Going where no tardigrade has been before

Russia Will Send Life to Phobos

1 Mar , 2009 by

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How ironic. Not content with searching for life on Mars, the Russian space agency and the US-based Planetary Society will soon be sending terrestrial life to the Martian moon Phobos. The mini-interplanetary travellers will consist of bacteria, spores, seeds, crustaceans, insects and fungi. Why? To see how biological life, in various forms, deals with space travel spanning three years.

So if you thought that a human (or monkey) would be the first of Earth’s ambassadors to land on Mars or one of its moons, you’d be very mistaken

The Phobos-Grunt mission profile

The Phobos-Grunt mission profile

Russia has been carrying out a variety of biological space tests to see how life deals with the hazards of spaceflight recently. In one experiment carried out in collaboration with Japanese scientists, a mosquito was attached to the hull of the International Space Station (ISS) to see… what would happen.

The mosquito was a part of the Biorisk project, and the scientists knew the insect had the ability to drop into a “suspended animation” during times of draught in Africa. The African mosquito can turn its bodily water into tricallosa sugar, slowing its functions nearly to a stop. When the rain returns, the crystallised creature is rehydrated and it can carry on its lifecycle. The Biorisk mosquito however survived 18 months with no sustenance, exposed to temperatures ranging from -150°C to +60°C. When returned to Earth, Russian scientists gave the hardy mozzie a health check, declaring:

We brought him back to Earth. He is alive, and his feet are moving.” — Anatoly Grigoryev, Vice President of the Russian Academy of Sciences.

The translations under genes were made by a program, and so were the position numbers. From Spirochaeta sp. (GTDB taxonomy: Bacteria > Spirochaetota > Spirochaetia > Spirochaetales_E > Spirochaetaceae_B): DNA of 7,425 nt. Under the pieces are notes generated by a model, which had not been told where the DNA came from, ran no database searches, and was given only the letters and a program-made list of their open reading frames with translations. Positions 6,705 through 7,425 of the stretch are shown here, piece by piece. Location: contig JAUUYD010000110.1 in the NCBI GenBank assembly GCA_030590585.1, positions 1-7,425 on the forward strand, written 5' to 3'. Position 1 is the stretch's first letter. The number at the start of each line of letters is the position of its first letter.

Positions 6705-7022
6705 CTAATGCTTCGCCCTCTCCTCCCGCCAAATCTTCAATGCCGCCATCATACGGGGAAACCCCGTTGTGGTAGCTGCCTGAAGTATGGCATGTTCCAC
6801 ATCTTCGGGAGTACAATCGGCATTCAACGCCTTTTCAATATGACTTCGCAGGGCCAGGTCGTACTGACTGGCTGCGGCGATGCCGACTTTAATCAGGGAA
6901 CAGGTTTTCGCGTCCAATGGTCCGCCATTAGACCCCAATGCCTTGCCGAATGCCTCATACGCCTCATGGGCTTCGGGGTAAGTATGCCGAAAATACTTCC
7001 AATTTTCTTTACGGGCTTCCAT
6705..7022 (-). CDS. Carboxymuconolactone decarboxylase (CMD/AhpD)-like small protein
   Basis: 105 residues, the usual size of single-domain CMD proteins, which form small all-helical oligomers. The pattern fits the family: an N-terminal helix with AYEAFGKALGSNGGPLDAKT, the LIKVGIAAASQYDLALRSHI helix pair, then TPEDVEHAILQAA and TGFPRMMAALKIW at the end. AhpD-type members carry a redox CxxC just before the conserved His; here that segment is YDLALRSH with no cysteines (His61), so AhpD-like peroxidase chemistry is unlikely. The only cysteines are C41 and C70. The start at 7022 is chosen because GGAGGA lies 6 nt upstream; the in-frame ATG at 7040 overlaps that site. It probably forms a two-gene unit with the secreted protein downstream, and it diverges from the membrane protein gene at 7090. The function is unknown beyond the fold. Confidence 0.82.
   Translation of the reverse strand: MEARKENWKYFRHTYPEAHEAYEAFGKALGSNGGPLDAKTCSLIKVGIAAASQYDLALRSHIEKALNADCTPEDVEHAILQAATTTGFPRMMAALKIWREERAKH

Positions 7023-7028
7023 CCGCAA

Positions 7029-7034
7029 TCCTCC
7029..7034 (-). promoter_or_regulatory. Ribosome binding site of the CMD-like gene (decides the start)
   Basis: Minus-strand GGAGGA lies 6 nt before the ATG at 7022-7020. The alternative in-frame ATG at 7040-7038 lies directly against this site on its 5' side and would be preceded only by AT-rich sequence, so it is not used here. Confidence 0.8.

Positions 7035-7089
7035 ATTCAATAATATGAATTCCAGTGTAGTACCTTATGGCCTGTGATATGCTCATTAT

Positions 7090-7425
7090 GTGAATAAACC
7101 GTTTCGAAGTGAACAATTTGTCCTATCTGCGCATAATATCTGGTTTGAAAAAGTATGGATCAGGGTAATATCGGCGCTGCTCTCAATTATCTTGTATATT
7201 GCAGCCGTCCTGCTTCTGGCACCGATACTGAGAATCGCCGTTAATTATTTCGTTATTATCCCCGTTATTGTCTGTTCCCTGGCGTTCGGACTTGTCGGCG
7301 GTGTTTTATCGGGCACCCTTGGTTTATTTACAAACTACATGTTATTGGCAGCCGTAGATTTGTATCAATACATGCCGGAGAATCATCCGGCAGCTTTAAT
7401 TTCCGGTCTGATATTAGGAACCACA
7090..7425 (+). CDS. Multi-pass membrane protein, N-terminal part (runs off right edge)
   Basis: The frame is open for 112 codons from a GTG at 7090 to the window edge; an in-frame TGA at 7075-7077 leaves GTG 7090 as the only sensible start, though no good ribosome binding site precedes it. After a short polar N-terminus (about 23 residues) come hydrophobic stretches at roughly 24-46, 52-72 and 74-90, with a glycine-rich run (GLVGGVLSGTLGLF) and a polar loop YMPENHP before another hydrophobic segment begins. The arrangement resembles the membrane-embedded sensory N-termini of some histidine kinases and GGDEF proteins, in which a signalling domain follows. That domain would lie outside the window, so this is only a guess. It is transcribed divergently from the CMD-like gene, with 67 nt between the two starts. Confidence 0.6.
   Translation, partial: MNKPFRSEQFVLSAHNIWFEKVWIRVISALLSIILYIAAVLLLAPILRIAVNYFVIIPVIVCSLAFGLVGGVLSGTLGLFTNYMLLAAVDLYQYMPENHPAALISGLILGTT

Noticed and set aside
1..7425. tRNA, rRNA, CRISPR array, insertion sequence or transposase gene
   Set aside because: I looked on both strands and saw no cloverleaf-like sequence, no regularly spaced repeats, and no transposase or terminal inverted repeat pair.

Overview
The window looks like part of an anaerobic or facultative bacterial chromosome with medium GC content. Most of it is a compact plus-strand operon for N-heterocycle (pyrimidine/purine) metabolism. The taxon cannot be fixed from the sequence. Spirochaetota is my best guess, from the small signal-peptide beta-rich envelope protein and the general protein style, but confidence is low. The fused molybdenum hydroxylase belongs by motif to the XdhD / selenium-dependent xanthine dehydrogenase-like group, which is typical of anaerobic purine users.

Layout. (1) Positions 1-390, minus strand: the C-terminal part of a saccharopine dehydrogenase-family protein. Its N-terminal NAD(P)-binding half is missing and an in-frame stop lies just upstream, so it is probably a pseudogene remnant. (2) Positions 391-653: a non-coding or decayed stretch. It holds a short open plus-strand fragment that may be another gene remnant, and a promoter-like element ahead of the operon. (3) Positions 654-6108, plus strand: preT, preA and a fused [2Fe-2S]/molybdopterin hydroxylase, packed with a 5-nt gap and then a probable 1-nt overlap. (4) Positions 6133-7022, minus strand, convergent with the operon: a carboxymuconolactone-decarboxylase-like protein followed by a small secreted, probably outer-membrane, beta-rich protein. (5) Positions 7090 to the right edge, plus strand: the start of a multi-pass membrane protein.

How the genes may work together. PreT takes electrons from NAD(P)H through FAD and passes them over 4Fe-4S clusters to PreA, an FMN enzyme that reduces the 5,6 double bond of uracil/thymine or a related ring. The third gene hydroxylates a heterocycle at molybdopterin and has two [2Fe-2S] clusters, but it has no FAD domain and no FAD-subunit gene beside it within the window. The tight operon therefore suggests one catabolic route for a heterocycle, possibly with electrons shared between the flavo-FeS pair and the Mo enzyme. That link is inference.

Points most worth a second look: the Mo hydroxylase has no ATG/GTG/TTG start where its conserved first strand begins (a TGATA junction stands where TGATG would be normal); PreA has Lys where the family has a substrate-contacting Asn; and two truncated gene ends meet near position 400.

©Gerald Yuvallos/Flickr

Quite happy with living in space, the mosquito ©Gerald Yuvallos/Flickr

Was this insect cruelty of the most extreme kind, or did it serve a purpose? Actually, the mosquito experiment provided an insight to a biological specimen after being exposed to cosmic rays for long periods, and it also showed us that the African mosquito’s natural ability to slip into a defensive coma, only to be revived and appear to be healthy (that is, if it was more than just its feet moving – there was no indication as to whether the little guy was successfully re-integrated into mosquito society). Perhaps the lessons learned from this small test may go to some way of helping us realise the potential for putting future interplanetary astronauts into some kind of biological stasis.

So that’s the idea behind sending creatures into space: we need to understand how animals and plants deal with space travel. This will aid the understanding of how humans will cope in space for long periods, plus we need to understand if there are any harmful effects from growing foodstuffs away from our planet. This is why the Russian space agency wants to go one step further when it launches its Phobos-Grunt mission next year, to send biological specimens on a voyage of a lifetime. A return trip to the Martian moon Phobos.

Say hello to our interplanetary ambassador, the tardigrade (FUNCRYPTA)

Say hello to our interplanetary ambassador, the tardigrade (FUNCRYPTA)

On board, it is hoped the US-based Planetary Society will be able to send a small package filled with 10 different species including tardigrades (“water bears”), seeds and bacteria. The main purpose of this experiment will be to test the panspermia hypothesis, where it is thought that life may travel from planet to planet, hitching a ride on fragments of planetary material. Most of the biological samples will be in a dormant state (i.e. the plant spores), and tests will be carried out when Phobos-Grunt returns to Earth to see if the bacteria survived, seeds germinate and spores… do what ever spores do.

Russia on the other hand has far loftier goals; the space agency will attach a small petting zoo. Inside the Russian experiment will include crustaceans, mosquito larvae (already proven to be enthusiastic space travellers), bacteria and fungi. The Russian experiment will specifically look at how cosmic radiation can effect these different types of life during an interplanetary trip (essential ahead of any manned attempt to the Red Planet).

Naturally, there are some concerns about contamination to the moon (if Phobos-Grunt doesn’t do the “return” part of the mission), but the chances of any extraterrestrial life being harboured on this tiny piece of airless rock are low. Having said that, we just don’t know, so the mission scientists will have to be very careful to ensure containment. Besides, there’s something unsettling about infecting an alien world with our bacteria before we’ve even had the chance to get there ourselves…

Source: Discovery